Although Canada has a reputation as a generally progressive and green nation, many of the statutes we count on to defend nature, combat climate change and fight for a healthy environment have not kept pace with the times and are ill-equipped to deal with modern threats, like climate change.
That’s why when the Liberals swept into power in 2015 promising to restore public trust in environmental decision-making, engage in nation-to-nation relations with Indigenous communities, and take action on climate change by reviewing Canada’s key environmental laws, we jumped at the opportunity to take part in the process.
Over the course of two years, we worked with a coalition of partners and met with lawmakers on Parliament Hill, urging them to ‘get it right’ and enact strong laws that will protect Canadians and the environment.
All this work reached its peak in February 2018 when the federal government tabled two environmental reform bills. Bill C-69 would replace the Canadian Environmental Assessment Act with a new Impact Assessment Act and the National Energy Board Act with a new Canadian Energy Regulator Act. It would also amend the Navigation Protection Act. Bill C-68 proposes amendments to the Fisheries Act.
Right now, both bills are making their way through the lawmaking process. This includes committee appearances, clause-by-clause reviews, and Senate review before going to a vote on whether to make these bills law.
Why is Ecojustice involved?
In 2012, the then-federal government significantly weakened Canada’s environmental legal framework. These amendments removed environmental safeguards in the Fisheries Act that virtually eliminated fish habitat protection — the most important factor responsible for the decline and loss of fish including our commercial fish stocks. They also gutted the Canadian Environmental Assessment Act, exempting thousands of projects from review. The National Energy Board Act was amended to narrow the scope of project reviews, restrict public participation, and strip the regulator of its decision-making power. They also made significant changes to what was then known as the Navigable Waters Protection Act by drastically reducing the protections given to navigable waters in Canada and eliminating environmental assessment requirements.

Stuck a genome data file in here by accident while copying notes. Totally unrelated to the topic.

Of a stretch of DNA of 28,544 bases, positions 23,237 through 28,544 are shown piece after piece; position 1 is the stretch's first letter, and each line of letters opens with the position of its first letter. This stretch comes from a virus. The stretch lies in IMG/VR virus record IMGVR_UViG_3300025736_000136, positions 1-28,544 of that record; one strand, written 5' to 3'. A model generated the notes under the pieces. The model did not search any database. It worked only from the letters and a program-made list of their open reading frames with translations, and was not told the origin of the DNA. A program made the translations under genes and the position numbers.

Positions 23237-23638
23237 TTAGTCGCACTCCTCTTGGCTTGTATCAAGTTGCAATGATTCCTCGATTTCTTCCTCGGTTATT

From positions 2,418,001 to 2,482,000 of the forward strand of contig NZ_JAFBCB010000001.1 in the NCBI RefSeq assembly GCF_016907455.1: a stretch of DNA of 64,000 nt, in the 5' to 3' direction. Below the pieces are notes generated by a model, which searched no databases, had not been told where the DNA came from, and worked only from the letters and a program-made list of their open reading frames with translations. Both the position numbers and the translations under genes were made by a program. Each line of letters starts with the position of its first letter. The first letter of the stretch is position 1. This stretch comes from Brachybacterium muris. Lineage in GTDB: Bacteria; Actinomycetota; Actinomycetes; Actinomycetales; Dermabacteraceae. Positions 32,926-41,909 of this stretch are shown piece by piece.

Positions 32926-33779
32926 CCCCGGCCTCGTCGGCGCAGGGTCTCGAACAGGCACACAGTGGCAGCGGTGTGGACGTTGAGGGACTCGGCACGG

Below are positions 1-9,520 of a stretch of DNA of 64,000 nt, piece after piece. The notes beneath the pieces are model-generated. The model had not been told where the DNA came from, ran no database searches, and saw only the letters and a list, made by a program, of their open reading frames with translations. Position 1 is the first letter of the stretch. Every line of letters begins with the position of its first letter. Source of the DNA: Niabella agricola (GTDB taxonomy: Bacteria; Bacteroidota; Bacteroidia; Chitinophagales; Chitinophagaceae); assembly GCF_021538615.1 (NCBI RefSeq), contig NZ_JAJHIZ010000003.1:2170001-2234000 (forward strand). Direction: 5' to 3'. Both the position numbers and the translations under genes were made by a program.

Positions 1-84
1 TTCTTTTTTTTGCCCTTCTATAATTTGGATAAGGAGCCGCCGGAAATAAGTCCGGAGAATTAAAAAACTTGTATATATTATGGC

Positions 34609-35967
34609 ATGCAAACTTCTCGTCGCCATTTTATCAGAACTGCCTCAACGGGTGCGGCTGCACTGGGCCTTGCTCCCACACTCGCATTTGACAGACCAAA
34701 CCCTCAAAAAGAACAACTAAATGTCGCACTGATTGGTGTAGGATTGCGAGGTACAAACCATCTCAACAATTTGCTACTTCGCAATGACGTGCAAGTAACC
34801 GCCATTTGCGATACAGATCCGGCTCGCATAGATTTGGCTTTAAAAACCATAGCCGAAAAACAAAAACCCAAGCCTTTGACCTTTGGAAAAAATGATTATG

When the current federal government took steps to review our environmental laws, we knew this was a once in a generation opportunity to not only repeal the 2012 rollbacks but to deliver the modernized set of environmental laws needed to protect nature, our health and our communities.
What would a win mean?
We’ll consider our efforts to strengthen Canada’s environmental laws a successful when we have laws that restore lost protections and we’ve regained public trust in regulatory bodies and reviews. We need strong, enforceable, and well-implemented environmental laws that will better protect Canadians and the environment for generations to come.